Ryan Van Winkle: poems and film

One Day the Will


says to call back
if it fits

in           to 

my busy

There is a time 
we [will] talk

His hair white and gloss as paper.

The veins in his hands; slugs plump with ink.

The paper.
His sign.

[             ]

Ryan van Winkle on his first book Tomorrow we will live here

For more interviews, visit Ryan van Winkle's website!

Darkness on the Edge of Toast

Eight months went by and we were still eating toast.
Sugar, honey, jam, butter, margarine, cheddar, mustard, marmite
sometimes it felt like I invented toast, like toast
was my morning, evening and lunchtime mistress.

Months later, when I couldn’t see her any more,
I did not want to see toast, did not call her,
ask if I needed to pick up any bread
on the way home from work.

She once asked if we had toast in America.
“Darling,” I told her, “in America, we have everything -
even Bruce Springsteen has written about toast.”
And I quoted Springsteen lines about toast:

          “Bobby’s been working the Smithtown line,
           come home like a man in the evening,
           his wife’s out making her time;
           he’s eating toast tonight,
           eating toast tonight.”


          “Toast on Mary’s table,
          coffee in his cup,
          big house up past the stables
          Pa’s dreamin’ to move up.”


         “Hey, Hey, Sherrie Baby,
          you shake like toast.”

There is a reason no one has ever heard these songs, I explained
and we ate quiet then. Quiet as coughs in church,
quiet as her father’s pork chop judging me chew.
And had the Boss written about toast,
I could have put the album on, turned it way up
and not heard the crumbs scratching her dry, dry throat.

"Toast" first appeared in The American Poetry Review

Ryan Van Winkle performs 'Darkness on the edge of toast' from Literature Across Frontiers on Vimeo.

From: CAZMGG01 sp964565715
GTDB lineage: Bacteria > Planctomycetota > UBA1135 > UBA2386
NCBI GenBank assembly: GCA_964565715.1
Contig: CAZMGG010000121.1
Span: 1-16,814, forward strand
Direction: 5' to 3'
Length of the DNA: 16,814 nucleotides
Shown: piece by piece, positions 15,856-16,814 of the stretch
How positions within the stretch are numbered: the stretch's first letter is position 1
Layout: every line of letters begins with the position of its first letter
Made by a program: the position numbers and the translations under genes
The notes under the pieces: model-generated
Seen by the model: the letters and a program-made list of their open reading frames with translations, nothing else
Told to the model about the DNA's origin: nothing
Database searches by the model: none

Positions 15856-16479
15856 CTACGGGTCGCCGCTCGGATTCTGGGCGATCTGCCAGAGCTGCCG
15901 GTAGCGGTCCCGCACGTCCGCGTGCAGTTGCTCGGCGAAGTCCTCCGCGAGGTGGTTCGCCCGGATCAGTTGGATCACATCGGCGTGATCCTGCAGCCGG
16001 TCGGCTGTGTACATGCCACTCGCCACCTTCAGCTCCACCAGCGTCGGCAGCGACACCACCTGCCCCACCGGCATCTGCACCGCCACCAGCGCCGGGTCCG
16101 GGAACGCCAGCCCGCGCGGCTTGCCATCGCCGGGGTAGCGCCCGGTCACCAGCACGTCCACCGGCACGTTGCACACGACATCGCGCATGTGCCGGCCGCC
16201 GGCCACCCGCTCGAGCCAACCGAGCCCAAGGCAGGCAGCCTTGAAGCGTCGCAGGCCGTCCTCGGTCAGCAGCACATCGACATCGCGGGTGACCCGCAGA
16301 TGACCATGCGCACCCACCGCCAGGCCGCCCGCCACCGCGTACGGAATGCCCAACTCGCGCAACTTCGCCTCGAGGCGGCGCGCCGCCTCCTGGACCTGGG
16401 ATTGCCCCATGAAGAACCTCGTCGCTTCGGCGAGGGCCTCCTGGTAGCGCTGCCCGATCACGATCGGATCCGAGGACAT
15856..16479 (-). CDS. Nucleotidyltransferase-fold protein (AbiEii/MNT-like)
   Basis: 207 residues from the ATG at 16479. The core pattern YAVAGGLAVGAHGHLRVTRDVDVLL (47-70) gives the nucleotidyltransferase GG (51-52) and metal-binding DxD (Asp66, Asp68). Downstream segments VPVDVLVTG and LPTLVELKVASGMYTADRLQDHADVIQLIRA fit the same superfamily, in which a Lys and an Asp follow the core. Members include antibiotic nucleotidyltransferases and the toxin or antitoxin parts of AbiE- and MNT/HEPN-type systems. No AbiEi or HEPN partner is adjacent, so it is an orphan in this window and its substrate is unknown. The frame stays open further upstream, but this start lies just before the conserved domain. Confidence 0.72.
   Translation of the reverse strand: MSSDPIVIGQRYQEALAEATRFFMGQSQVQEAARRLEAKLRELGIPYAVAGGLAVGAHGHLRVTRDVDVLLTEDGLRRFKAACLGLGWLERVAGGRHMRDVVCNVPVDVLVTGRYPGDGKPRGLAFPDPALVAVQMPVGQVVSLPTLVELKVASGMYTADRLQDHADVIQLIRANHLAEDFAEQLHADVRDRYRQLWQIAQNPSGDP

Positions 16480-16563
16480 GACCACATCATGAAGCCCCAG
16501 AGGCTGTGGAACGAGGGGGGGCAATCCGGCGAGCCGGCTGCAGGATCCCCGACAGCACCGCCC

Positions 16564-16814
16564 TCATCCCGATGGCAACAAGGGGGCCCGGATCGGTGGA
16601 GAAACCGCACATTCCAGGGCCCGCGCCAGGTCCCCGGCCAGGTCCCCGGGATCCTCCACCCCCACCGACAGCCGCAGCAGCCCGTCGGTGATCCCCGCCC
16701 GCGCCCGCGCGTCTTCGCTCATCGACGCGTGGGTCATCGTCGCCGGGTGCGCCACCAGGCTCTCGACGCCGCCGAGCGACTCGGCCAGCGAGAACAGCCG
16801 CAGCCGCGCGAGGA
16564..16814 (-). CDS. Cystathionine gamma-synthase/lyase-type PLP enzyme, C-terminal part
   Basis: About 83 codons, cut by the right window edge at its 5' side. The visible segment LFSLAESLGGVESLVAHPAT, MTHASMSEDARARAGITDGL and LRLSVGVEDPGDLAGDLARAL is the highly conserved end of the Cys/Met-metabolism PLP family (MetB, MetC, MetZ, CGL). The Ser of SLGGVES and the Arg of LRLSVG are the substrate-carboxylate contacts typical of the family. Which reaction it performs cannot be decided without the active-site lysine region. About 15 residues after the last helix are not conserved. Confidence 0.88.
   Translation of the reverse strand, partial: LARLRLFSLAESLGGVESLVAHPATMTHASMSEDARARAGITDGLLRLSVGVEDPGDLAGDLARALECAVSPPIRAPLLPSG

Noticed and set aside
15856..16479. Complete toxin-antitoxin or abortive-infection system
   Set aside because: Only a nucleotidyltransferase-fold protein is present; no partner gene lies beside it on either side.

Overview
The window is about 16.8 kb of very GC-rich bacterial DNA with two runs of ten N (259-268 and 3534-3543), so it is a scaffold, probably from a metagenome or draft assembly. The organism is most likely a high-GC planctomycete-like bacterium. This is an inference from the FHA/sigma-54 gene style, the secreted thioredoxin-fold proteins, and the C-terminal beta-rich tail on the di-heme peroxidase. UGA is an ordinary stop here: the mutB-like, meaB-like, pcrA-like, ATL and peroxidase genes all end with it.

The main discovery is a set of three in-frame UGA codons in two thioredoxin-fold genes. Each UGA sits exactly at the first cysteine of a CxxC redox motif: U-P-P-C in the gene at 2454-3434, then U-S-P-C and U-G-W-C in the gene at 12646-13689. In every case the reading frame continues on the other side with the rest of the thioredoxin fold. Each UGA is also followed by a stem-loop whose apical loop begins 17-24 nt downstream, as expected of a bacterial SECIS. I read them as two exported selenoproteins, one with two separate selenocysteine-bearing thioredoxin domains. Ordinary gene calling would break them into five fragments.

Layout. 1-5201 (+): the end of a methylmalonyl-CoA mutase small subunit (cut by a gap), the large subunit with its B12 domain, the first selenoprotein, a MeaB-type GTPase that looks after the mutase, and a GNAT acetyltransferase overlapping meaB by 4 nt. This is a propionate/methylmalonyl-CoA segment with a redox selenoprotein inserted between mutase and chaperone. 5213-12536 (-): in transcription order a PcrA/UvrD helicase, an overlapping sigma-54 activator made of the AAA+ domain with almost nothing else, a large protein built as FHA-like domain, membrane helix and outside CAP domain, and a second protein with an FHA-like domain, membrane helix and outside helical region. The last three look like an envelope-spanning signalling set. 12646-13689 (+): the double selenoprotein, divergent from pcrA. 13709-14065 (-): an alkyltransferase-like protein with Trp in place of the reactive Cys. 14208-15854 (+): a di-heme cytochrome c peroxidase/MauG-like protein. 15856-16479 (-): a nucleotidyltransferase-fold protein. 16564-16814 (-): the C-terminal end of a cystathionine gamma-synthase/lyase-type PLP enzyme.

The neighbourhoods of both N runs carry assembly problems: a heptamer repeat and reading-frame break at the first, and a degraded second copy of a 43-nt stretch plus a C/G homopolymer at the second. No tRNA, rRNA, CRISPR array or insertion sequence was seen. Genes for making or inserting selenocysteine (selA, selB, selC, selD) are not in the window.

Ryan Van Winkle performs 'Darkness on the edge of toast' from Literature Across Frontiers on Vimeo.

                               The Apartment

                           Our new walls,
                           empty in the dusk,
                           hang like sheets
                           before first light.

There is a driven nail
by the stove that could
hold a pan if the walls
stay sturdy. And the

                                               old tenants left a mirror in the
                                               bedroom which looks back at
                                               staring walls with fine cracks
                                               like a museum’s basement vase.

                                   There are brown smears
                                    in the study ; chocolate, blood
                                    or shit, we don’t know what
                                    will happen to us here or what

          will settle on rented walls
          or if nothing will settle
          at all. We’ve just moved

                                                   and already we are bitter
                                                   cranberries in each other’s
                                                   mouths, biting about photos,
                                                   the place of the table, lay

of the bed. The apartment is a City
Hall we cannot fight. So we turn
like lawyers, against each other,
let the walls stare. There is a mirror

                                   to look into, a nail to hang onto.
                                   Our unopened boxes hide in corners
                                   and closets like beaten children.
                                   And we will take the blood

         off the walls and the dust
         from the shelves. We have one
         year together in a place that